May 14, 2015 rockorange

The Case for Vertical Video: Why 1080 x 1920 is Right Around the Corner

By Sergio Claudio

In the land of mobile Millennials, vertical is the way of our one-handed, swipe-happy friends. We know audiences respond to relevant content and this means content formatted for optimal viewing on specific platforms.

Snapchat recently encouraged marketers and media companies to shoot ad vertically. Snapchat touts itself as the go-to platform for millenials and the most effective way to engage them is through a vertical video. Snapchat is on to something and its latest move is putting the customer first. And why not? When you create with the consumers’ preferences and habits in mind, your efforts have a much better chance of connecting with them and delivering greater impact.

This should sound familiar to the introduction of square photos. Not too long ago, Instagram completely changed the way people shoot and edit photos, and inspired the use of square-ready apps to make sure users fit everyone for a selfie into that infamous square frame. Even the most prominent devices and platforms now have square cropping options built-in to make the process easier for users. This became a no-brainier for brands as they quickly began crafting square content for viewers around the world.

In the age of “native” advertising, people want to engage with contextual (and formatted) content that fits into their current experience. Having to click away, squint, or tilt your phone (or head—people do it) creates a barrier between users and your message. Just as print and display ads have to adapt for publishers, it is now video’s turn to do the same and adapt for the mobile screen. 1080 x 1920 is right around the corner.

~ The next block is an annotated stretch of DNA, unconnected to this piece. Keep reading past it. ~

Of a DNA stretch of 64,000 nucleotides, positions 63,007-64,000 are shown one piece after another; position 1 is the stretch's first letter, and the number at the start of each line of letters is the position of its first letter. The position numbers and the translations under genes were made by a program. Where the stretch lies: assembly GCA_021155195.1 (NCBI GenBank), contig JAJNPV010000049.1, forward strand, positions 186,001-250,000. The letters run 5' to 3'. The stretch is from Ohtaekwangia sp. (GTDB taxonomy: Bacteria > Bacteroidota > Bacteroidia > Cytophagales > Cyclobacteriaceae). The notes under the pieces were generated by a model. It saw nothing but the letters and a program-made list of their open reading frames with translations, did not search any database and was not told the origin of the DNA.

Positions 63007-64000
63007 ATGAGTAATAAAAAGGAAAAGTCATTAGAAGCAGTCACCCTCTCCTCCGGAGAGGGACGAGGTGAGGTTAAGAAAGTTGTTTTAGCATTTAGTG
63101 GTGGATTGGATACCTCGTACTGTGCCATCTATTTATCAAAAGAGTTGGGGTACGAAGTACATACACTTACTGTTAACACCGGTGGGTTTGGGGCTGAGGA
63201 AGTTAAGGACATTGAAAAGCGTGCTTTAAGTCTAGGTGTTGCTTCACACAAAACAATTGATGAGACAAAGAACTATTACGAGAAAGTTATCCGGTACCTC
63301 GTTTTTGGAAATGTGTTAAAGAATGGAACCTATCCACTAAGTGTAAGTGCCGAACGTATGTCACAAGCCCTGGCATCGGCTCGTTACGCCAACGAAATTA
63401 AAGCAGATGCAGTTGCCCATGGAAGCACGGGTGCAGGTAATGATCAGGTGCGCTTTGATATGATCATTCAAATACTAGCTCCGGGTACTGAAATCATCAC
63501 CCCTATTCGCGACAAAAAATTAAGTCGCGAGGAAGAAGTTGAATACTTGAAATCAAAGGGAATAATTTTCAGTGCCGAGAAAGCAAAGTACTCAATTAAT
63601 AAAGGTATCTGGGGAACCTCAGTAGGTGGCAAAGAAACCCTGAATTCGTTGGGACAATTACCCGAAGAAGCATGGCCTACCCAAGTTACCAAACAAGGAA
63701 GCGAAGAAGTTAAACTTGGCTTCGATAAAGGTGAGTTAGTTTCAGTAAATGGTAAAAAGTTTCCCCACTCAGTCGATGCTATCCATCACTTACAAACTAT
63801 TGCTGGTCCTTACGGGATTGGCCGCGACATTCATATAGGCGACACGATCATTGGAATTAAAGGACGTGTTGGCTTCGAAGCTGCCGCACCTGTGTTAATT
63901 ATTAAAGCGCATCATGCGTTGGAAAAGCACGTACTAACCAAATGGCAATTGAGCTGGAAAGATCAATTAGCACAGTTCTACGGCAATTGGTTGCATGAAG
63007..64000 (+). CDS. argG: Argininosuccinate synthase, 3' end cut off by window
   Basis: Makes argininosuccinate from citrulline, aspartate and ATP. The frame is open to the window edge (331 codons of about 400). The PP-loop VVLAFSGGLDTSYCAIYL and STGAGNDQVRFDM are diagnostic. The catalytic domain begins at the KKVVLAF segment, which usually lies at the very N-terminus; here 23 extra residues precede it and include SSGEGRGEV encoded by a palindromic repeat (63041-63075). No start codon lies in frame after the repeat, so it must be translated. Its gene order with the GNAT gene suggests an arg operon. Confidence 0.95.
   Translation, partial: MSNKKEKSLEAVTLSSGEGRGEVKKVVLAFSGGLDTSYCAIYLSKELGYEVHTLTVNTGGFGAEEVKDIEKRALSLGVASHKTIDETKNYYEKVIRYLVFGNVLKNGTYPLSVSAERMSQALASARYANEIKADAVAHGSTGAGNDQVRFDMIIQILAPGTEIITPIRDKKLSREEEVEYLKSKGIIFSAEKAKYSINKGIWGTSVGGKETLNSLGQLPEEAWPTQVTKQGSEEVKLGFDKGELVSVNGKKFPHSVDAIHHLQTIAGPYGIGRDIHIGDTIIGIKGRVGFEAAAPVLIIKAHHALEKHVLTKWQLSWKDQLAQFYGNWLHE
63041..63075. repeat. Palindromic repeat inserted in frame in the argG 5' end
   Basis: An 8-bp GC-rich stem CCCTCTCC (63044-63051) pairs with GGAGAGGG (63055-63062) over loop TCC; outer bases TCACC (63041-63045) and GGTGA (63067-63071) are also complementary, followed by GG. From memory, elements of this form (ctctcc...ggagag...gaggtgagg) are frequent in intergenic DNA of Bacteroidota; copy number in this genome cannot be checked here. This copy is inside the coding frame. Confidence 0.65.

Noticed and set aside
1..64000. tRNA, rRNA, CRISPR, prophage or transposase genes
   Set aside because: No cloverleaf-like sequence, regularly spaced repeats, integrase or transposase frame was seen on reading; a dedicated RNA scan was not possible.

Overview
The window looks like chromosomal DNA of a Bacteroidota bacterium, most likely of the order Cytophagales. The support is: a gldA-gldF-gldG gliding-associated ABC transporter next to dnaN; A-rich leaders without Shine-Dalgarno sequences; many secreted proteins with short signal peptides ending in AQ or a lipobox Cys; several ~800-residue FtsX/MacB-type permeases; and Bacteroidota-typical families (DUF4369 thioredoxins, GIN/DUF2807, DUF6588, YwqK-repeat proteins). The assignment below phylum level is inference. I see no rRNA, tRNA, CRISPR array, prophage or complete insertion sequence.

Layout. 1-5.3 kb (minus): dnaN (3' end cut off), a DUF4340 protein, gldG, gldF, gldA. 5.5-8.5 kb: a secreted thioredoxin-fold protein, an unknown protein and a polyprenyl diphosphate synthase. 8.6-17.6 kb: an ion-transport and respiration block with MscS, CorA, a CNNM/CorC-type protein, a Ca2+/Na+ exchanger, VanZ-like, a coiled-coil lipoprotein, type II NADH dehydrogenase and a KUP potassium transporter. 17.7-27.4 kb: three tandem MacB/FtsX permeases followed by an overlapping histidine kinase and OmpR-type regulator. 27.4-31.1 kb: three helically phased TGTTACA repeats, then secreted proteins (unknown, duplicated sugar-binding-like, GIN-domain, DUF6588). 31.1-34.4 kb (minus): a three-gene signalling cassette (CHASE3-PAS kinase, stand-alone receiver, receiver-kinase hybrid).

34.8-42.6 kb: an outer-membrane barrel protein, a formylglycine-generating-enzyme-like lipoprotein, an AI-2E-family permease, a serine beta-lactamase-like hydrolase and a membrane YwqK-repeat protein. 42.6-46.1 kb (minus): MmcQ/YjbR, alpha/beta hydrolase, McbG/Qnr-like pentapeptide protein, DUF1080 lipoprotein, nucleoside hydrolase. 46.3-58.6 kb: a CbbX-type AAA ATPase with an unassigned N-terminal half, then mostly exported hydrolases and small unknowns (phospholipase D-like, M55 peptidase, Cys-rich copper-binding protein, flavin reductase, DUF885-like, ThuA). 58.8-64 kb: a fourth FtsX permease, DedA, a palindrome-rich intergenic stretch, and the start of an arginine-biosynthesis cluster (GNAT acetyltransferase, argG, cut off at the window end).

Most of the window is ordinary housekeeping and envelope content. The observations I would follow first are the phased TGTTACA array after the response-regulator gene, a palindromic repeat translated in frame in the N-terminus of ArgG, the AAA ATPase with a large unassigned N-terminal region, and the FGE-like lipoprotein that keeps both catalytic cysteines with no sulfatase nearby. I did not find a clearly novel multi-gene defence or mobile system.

In terms of distribution for this new vertical content, the framework already exists. Facebook currently expands vertical videos to fullscreen from the mobile newsfeed. Responsive sites are the new standard, and could benefit from having a vertical video option available when scaled down for mobile. Plenty of rich media formats could also use a refreshed use of video, as advertisers have squeezed horizontal videos into vertical 300 x 600 ads and mobile interstitials for years. Snapchat might even want to explore network partnerships with vertical display ad placements to help sweeten their distribution offering (that one is free, Snapchat ;)) .

The concept is not as far-fetched as brands may think. Whether it comes in the form of new cropping options, shooting techniques, or a “responsive video” concept, there is no question that video is being consumed on the slim screen. This may now mean more production work upfront, but in the end, your content works harder and delivers where it matters most: in the results.


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